When taking the MBTA (Massachusetts Bar Exam) test, you will likely be asked multiple choice questions concerning cars. These can range from questions about practical driving skills to questions about your knowledge of cars in general. The key to answering these questions correctly is a good understanding of how cars work. This is the key to success on the MBTA! Here’s what you need to know about understanding cars and why it’s important to get a good grasp of how cars make sense.
One of the most common question types in the MBTA tests concerns strategies. In this section, you’ll be asked to identify a number of strategies that you can employ to solve a particular problem. For instance, you might be asked to analyze the ways in which different cars handle turns at a single point in time https://emcexoticrentals.com/ . Or you might be asked to examine the strategies that would be best for driving in a variety of situations, such as a drive through a city or an off-road highway. The key to answering these questions is to develop a specific strategy and then analyze the consequences of that strategy in light of your experience with driving in real-life situations.
Another type of MBTA strategy questions involves reasoning by example. In this paragraph, you’ll be asked to analyze the reasoning behind a specific piece of information presented to you in the paragraph above. For instance, you might analyze how a driver might respond to a given situation by first considering the factors that cause the event to occur, then considering the ways in which a driver can adjust their behavior based on those causes. Finally, you’ll analyze the results of that adjustment in terms of what caused the car to lose traction and end up in a stationary position.
One type of MBTA strategy question revolves around developing a main idea. You’ll likely be asked to identify an overarching “theme” or central idea behind all the various facts and figures you have observed in the passage so far. The purpose is to show your readers that all the facts and figures you have collected so far are related to one central idea. For instance, if you’ve noticed that in a series of cars accidents one driver was speeding, another was driving at a reasonable speed, and another was traveling slower than usual, there might be a main idea or theme here involving speeding drivers or slow cars. The point is not to analyze each detail individually, but to construct your argument from a collection of related ideas. This strategy helps middle schoolers to develop a generalization or framework around the main idea.
Another popular MBTA strategy involves developing an analogy or visual image from the passage to support your point. An example might be that in the third paragraph, we said that some drivers, especially new ones, get so frustrated that they begin to impatience other drivers on the road. Some of my students have done just that in response to this passage. They say things like, “The red car keeps moving forward, but the driver in the left lane keeps putting his foot down.” In their next paragraph, they say that the red car has traveled farther than the vehicle in the left lane because it stopped at a red light before it passed the red light, whereas the third vehicle in the left lane also stopped at the red light before proceeding.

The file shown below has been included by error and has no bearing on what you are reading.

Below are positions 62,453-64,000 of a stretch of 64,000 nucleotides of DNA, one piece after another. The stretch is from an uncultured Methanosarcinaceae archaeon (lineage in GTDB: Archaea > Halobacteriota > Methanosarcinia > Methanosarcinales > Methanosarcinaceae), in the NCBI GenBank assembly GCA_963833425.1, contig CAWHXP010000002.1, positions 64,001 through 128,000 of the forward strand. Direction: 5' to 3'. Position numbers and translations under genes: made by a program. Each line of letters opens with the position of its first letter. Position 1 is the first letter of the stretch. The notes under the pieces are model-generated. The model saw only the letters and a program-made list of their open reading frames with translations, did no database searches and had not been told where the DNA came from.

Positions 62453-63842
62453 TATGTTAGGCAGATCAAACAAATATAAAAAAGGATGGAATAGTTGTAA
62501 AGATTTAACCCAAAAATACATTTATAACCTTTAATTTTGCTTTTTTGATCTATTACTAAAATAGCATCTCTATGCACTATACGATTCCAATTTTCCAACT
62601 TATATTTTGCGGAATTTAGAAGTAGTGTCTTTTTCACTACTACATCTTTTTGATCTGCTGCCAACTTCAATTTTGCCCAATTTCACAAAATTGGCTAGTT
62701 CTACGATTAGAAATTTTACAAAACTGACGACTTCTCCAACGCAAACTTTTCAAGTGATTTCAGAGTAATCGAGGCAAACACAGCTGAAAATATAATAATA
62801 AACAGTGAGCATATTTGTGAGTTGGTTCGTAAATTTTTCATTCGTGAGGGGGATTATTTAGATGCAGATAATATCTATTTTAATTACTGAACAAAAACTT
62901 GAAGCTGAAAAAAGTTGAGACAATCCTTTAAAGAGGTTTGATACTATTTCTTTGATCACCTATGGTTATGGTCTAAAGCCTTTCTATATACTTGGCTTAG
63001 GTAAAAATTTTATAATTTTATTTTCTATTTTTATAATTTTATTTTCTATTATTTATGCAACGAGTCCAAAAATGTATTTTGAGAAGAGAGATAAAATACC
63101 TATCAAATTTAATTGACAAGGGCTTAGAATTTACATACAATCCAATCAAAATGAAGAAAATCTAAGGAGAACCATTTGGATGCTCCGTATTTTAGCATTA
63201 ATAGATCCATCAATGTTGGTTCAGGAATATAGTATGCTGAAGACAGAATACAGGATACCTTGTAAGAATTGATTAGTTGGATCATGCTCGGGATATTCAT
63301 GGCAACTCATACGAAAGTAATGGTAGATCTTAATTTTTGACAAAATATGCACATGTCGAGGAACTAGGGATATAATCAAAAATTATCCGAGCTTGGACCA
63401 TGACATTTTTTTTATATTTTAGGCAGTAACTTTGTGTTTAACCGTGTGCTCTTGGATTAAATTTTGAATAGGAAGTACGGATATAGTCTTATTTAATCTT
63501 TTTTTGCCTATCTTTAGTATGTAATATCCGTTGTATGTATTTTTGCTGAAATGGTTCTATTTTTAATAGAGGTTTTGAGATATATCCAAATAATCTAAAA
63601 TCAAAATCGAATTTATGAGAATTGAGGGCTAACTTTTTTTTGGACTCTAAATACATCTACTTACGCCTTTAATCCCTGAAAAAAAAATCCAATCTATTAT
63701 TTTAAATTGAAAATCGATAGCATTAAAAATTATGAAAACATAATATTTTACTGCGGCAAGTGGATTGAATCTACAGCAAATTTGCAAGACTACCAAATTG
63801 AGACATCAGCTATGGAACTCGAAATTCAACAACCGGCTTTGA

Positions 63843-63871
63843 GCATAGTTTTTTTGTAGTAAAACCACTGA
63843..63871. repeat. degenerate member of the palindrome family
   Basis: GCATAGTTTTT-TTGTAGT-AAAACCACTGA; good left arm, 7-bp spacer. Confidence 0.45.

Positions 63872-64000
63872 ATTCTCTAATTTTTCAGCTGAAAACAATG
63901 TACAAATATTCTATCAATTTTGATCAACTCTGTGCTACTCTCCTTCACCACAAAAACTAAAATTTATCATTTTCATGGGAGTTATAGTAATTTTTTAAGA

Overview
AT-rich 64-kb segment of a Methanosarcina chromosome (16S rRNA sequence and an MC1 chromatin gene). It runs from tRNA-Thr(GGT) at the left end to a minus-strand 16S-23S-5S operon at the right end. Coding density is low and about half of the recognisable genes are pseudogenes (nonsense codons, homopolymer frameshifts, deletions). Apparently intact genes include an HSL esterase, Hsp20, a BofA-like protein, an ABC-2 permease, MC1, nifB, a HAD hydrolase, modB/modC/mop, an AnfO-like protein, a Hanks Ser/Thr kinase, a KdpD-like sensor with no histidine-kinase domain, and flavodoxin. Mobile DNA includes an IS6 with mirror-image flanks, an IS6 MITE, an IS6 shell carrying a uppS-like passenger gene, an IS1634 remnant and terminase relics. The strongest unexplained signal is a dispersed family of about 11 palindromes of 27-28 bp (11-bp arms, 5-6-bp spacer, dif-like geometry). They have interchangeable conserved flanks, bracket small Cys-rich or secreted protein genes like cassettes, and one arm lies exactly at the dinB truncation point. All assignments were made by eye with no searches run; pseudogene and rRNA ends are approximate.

In this next paragraph, the students draw a line from the first paragraph to the second, saying that if the vehicle in the third paragraph didn’t slow down at the stop light, it must have been a deliberate action. They then draw a line from the second paragraph to the third, saying that if the driver in the third paragraph continued to accelerate, it must have been a mistake. Now these examples might seem a bit rhetorical to students unfamiliar with this strategy, but they’re actually a very good illustration of how the main idea is intertwined with many details, many of which do not affect the main idea itself. In fact, I often find myself having to explain the way this strategy is applied, since it’s used so often. (In fact, one of my students explained this to me when she had a paper due the following week and was having trouble understanding it.) Here’s a closer example.
In the third paragraph of the previous paragraph, we wrote that a van driver saw four children swarming on the sidewalk across the street. The fourth child, a girl, ran from the crowd without looking back, crossing the street in front of the van. The driver saw her fall to the ground and saw the girl start to run again. He says that he saw her feet hit the pavement. In the third paragraph, we said that the van driver saw the girl running without looking back and did not slow down. Is this a mcat cars strategy?
In fact, this is a common situation that teachers and educators face, particularly when dealing with a complicated topic like cars. Sometimes the topic at hand is not easily solved, but solutions are possible. In the middle schooler’s case, though, the teacher’s main point is the meaning of the passage as quoted above. There are details to be worked out, and some interpretation needed. In order to facilitate learning, the passage should be presented in the same manner as if it were given to an adult reader.